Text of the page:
Toby Inkster, Feb 5, 2006
    #4
  5. On Sun, 5 Feb 2006, Toby Inkster wrote:

    > And with a little creativity, you could serve up a transparent GIF
    > to any browsers with "MSIE" in their user-agent string, and a PNG to
    > everyone else.


    Don't do that - it's bad in principle, and works badly in practice.
    For all the usual reasons.

    PNG versus GIF can be successfully negotiated on the basis of the
    client's initial Accept: header. As far as I recall, even MSIE gets
    this correct enough to be useful - at least on its initial request.

    Apache's MultiViews will do this pretty much for free, out of the box,
    if you let it.

    (MSIE has a silly habit of sending "Accept: */*" when reload is used,
    but I guess we can live with that. Workarounds would likely have
    negative impact on real WWW browsers, so I won't suggest those. But
    your proposed kludge would have negative impact on /all/ of the real
    WWW minority browsers that feel they need to masquerade as MSIE in
    order not to get locked out by idiot webmasters.)
     
    Alan J. Flavell, Feb 5, 2006
    #5
  6. John Salerno

    Toby Inkster Guest

    Alan J. Flavell wrote:
    > Toby Inkster wrote:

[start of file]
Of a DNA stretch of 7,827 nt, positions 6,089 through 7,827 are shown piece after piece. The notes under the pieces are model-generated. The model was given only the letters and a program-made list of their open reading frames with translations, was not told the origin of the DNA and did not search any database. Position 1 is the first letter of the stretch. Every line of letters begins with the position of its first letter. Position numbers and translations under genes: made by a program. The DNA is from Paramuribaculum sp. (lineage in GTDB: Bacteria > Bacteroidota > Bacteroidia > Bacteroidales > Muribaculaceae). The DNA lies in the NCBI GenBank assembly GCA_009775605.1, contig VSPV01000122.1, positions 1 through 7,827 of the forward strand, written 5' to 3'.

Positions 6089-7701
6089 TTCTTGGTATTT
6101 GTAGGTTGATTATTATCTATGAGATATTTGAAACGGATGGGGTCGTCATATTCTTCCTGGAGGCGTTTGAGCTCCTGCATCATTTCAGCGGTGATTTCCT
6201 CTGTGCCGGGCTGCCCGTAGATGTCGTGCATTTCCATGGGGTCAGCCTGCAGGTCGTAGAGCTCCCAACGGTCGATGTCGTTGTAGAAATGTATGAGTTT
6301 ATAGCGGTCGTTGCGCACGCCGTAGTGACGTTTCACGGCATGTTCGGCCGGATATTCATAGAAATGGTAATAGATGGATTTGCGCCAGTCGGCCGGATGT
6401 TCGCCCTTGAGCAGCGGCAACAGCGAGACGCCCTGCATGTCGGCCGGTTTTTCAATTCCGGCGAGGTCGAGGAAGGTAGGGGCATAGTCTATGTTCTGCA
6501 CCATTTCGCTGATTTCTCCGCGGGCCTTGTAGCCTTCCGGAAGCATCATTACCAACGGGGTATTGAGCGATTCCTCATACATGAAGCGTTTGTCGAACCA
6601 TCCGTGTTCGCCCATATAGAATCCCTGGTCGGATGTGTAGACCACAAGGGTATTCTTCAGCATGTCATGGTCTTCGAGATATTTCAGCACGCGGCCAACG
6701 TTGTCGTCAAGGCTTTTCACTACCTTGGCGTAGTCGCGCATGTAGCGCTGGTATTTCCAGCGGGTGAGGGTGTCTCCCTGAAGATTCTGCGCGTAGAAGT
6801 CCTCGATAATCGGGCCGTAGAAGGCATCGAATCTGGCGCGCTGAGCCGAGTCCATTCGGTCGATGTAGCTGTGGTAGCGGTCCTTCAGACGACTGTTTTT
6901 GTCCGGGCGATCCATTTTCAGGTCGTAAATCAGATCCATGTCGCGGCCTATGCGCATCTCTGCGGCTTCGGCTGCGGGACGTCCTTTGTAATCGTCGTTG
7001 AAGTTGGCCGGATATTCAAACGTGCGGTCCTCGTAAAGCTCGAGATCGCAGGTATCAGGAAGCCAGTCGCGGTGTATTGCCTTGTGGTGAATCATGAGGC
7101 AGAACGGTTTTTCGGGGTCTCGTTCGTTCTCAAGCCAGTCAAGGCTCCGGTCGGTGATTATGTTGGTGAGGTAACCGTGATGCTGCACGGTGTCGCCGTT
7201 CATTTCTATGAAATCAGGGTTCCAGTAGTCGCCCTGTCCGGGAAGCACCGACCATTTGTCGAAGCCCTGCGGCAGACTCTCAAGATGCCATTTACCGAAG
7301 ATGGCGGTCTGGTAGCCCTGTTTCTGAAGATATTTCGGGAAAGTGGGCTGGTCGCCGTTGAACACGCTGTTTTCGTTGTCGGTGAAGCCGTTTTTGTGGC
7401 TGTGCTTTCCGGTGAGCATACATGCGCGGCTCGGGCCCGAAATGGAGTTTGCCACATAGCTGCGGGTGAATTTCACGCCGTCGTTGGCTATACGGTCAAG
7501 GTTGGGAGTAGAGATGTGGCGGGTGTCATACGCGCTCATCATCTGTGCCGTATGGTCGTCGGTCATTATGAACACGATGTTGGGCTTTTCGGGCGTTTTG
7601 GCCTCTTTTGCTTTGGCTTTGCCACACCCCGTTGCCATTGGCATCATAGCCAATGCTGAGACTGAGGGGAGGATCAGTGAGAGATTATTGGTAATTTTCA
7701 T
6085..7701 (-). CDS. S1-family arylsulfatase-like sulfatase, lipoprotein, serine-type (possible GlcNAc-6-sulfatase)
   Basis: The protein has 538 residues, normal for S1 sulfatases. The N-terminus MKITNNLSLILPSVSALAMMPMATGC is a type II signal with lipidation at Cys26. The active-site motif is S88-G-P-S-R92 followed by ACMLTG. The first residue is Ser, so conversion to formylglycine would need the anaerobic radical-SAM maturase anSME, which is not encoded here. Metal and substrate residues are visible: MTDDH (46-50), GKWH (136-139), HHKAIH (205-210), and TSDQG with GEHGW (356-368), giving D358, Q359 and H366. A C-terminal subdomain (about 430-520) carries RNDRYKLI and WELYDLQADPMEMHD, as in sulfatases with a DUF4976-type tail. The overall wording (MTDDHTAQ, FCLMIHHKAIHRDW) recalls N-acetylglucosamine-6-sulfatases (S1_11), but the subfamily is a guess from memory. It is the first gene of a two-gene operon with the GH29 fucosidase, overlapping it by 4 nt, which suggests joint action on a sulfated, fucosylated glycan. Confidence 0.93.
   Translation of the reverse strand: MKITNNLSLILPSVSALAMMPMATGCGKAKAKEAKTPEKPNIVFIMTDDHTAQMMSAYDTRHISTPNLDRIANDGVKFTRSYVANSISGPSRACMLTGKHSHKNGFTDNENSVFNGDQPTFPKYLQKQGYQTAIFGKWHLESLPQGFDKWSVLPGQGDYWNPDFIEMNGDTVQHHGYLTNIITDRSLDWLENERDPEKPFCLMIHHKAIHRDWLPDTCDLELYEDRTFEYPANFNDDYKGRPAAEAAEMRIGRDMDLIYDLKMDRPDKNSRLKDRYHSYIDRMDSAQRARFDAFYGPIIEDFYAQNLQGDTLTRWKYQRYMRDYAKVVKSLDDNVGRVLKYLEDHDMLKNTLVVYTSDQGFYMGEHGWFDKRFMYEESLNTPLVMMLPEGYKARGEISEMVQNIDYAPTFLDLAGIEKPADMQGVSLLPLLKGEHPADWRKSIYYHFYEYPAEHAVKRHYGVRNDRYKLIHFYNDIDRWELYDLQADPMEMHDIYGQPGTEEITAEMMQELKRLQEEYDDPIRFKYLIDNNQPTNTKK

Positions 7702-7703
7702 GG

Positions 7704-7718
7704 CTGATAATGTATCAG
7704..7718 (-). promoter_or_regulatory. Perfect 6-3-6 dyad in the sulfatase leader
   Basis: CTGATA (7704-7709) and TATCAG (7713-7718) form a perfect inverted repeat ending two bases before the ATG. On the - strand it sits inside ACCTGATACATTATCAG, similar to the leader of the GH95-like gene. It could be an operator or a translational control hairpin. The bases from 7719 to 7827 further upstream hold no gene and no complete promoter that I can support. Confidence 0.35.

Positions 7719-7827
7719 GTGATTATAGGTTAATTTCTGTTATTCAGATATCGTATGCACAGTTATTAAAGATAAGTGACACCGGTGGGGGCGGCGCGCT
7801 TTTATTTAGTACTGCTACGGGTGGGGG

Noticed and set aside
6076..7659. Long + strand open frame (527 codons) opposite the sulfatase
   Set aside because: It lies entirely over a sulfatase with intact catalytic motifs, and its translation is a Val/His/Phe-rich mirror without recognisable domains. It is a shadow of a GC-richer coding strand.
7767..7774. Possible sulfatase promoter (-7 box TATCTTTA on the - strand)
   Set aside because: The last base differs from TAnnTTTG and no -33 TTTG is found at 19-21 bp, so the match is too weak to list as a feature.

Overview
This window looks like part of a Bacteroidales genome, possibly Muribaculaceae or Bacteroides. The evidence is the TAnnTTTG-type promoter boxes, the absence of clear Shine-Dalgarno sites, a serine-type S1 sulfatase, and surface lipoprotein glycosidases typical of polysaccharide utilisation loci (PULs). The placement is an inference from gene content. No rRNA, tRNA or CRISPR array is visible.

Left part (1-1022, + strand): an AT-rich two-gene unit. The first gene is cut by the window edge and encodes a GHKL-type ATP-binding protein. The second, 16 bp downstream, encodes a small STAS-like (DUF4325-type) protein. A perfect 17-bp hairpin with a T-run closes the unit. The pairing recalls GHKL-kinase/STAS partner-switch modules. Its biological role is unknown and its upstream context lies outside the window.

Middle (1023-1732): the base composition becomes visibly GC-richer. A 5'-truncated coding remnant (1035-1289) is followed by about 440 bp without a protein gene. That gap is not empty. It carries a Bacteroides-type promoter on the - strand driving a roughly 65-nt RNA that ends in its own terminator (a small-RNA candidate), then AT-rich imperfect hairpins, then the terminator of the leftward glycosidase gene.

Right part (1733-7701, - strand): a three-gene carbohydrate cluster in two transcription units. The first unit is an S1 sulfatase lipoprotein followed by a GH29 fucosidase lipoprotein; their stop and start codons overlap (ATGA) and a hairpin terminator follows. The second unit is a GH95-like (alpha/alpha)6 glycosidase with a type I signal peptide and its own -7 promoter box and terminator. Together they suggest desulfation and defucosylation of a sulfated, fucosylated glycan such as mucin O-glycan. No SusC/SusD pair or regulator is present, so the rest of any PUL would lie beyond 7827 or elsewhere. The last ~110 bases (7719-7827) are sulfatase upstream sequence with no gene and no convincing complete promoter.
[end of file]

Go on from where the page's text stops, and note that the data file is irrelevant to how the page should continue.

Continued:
>
    >> And with a little creativity, you could serve up a transparent GIF
    >> to any browsers with "MSIE" in their user-agent string, and a PNG to
    >> everyone else.

    >
    > Don't do that - it's bad in principle, and works badly in practice.
    > For all the usual reasons.


    Pah! I'll agree that detecting browser by user-agent string is generally
    rather hit-and-miss, but this is one particular application where
    user-agent matching won't cause any problems.

    Potential pitfall #1: a non-IE browser has "MSIE" in the user-agent string
    and gets sent a GIF instead of a PNG. This isn't a huge problem -- the
    only browser that does this by default is Opera, but this will change in
    version 9.0. And when a browser does do this, it gets the GIF, which
    should still look fairly good -- just not as good as the PNG.

    Potential pitfall #2: vice-versa. It is possible, but difficult to change
    the u-a string for MSIE. But because it's quite tricky, not many people
    will have done it, so not really worth worrying about. Besides which, the
    only problem they'll experience in this case will be cosmetic.

    --
    Toby A Inkster BSc (Hons) ARCS
    Contact Me ~ http://tobyinkster.co.uk/contact
     
    Toby Inkster, Feb 5, 2006
    #6
  7. On Sun, 5 Feb 2006, Toby Inkster wrote:

    > Potential pitfall #1: a non-IE browser has "MSIE" in the user-agent string

    [...]

    You've only bothered with the *obvious* pitfalls. As you say, those
    are basically cosmetic, in relation to the present problem.

    Then there's cacheability, particularly in relation to those who
    (knowingly or unknowingly) are accessing web resources via a proxy
    cache server.

    Using proper content-negotiation techniques such as MultiViews would